Summer and autumn are usually the most colorful seasons in North Dakota.
Purple blazing star and plains sunflowers give way to bright reds and golds in the trees. What little of the state that is forest is ablaze in color.
Autumn is my favorite season. I lament the end of summer and the things I didn't get around to doing, but the cool days and rich colors of the transition from summer to winter is a treat.
My family traveled a lot in autumn when I was a kid, usually for bird hunting. From Goodrich to Gackle, Edgeley to Ellendale, we hit the road in fall for pheasants, grouse, geese and ducks. Deer hunting took my dad and me to our remote hunting ground south of Medora, though the trees were usually barren by then, but golds and browns still remained on the land, sometimes silvery with a layer of frost or ice.
Though beautiful, autumn is fleeting. The leaves turning color are dependent on several factors, especially the first hard freeze. Last year, I was able to see the Pembina Gorge in early October along with the Sheyenne River Valley and many locations in Grant County around the same time.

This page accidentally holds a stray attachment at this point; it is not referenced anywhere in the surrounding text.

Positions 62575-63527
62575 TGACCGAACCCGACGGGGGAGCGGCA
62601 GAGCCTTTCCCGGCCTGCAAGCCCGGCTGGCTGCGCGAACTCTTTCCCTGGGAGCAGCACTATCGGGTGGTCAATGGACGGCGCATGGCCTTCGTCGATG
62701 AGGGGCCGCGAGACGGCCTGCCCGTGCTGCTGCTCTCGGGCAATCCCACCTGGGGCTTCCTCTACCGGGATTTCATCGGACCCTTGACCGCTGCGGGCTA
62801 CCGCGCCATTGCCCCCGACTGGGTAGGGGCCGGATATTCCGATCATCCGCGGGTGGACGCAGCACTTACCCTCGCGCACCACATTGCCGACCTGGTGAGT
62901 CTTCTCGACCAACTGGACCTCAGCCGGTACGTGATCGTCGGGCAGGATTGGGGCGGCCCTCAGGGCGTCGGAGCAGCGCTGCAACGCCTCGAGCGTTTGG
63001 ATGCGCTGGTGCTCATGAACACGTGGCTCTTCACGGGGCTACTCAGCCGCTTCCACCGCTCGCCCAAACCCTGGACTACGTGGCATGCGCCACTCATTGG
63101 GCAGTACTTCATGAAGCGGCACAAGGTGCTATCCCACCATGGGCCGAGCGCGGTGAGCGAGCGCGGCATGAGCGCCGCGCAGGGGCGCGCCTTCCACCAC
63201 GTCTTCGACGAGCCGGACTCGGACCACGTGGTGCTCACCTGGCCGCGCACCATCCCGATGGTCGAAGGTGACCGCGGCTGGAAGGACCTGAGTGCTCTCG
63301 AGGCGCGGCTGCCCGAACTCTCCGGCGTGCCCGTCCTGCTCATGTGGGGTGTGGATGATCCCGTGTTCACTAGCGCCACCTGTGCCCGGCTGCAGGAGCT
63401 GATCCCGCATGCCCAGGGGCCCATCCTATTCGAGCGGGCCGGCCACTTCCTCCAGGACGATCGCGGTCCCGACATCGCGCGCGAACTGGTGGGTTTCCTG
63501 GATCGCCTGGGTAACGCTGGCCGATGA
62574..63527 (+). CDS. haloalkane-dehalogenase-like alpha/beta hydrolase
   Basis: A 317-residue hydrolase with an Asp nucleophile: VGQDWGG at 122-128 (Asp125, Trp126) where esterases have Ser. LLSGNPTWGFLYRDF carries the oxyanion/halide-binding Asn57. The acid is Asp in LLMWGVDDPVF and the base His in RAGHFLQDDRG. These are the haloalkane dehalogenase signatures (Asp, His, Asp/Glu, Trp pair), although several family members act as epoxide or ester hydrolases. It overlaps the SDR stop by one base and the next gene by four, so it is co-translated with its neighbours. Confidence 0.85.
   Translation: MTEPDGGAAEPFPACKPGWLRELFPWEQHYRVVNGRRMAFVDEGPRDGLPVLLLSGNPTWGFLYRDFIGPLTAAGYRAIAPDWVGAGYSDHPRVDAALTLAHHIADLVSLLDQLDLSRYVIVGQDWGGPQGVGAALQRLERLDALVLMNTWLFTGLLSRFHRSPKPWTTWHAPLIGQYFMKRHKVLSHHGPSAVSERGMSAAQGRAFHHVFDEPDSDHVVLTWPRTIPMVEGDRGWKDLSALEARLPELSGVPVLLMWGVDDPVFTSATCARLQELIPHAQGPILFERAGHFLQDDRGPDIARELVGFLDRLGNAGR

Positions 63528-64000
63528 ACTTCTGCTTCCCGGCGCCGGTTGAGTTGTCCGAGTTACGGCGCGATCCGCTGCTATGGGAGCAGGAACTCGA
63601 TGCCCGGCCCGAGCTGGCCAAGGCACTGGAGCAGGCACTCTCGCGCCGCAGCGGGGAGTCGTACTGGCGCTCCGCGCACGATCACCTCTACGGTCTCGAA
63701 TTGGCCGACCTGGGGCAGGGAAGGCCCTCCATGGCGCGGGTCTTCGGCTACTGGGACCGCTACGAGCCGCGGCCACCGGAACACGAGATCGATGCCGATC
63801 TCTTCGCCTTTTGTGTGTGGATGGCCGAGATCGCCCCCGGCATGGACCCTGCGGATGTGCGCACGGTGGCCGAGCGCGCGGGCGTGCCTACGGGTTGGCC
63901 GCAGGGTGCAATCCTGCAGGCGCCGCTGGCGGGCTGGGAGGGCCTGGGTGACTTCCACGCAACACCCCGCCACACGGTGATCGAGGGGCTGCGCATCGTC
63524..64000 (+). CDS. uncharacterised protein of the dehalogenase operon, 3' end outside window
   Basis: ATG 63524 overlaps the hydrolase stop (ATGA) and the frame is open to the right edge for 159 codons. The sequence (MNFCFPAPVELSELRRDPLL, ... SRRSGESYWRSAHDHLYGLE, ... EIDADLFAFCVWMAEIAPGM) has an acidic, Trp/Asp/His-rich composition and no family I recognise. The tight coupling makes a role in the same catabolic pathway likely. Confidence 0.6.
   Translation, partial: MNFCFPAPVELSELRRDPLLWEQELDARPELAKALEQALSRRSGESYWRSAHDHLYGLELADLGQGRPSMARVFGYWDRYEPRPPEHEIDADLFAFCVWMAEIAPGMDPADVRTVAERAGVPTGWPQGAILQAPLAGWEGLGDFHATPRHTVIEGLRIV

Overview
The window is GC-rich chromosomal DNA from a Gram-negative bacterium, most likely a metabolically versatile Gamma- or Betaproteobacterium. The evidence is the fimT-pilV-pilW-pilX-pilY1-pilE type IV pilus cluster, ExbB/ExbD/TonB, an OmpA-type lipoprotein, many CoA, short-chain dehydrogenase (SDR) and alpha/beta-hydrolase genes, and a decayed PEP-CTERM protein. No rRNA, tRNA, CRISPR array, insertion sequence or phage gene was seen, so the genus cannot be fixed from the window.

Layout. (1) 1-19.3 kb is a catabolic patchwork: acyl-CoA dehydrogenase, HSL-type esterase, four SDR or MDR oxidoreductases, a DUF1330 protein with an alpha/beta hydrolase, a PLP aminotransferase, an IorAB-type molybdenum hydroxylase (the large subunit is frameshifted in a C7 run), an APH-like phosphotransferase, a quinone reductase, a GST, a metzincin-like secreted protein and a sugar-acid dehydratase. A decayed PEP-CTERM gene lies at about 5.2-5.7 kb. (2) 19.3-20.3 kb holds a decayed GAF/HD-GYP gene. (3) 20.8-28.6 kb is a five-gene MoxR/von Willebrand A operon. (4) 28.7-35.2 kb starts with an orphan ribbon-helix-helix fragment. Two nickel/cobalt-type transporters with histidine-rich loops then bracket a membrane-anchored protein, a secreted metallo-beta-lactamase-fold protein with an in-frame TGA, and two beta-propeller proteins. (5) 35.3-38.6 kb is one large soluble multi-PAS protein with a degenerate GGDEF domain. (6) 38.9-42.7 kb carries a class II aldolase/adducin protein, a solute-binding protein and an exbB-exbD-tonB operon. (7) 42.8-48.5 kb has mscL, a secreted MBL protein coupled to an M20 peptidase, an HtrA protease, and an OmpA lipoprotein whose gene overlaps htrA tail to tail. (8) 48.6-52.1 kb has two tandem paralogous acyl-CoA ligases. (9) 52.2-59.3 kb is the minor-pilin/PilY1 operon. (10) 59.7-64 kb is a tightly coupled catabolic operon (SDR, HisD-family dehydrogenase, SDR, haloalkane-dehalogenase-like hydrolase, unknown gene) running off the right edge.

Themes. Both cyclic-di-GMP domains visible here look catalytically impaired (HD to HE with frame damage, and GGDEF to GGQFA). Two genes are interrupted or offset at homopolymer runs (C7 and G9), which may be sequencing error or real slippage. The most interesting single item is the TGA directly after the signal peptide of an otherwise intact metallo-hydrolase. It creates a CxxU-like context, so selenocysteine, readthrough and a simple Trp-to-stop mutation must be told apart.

This year, I have about two or three autumn color spots on my list: Lake Metigoshe, Lake Trenton and the Little Missouri River.
The latter should be easy to see; it's just 15 minutes away.
The other two I'll have to time just right.
Sources tell me Lake Metigoshe will be at the peak of autumn color around the weekend of Sept. 16. Lake Trenton, just an hour away from me in Watford City, may be around that time as well, but I can afford one or two trips up there if I have to come back for the final burst of orange and red.
I can't redo a trip to the Turtle Mountains; that's a four-hour trip that's gotta be planned just right.
I already have some great shots posed in my head. Looking out over still blue waters under an orange canopy of leaves. Staring up from a forest floor at the kaleidoscope of colors above. Early morning mist rolling off mirror-like waters under a pink sunrise.
We'll see if those can happen.
Autumn's the best.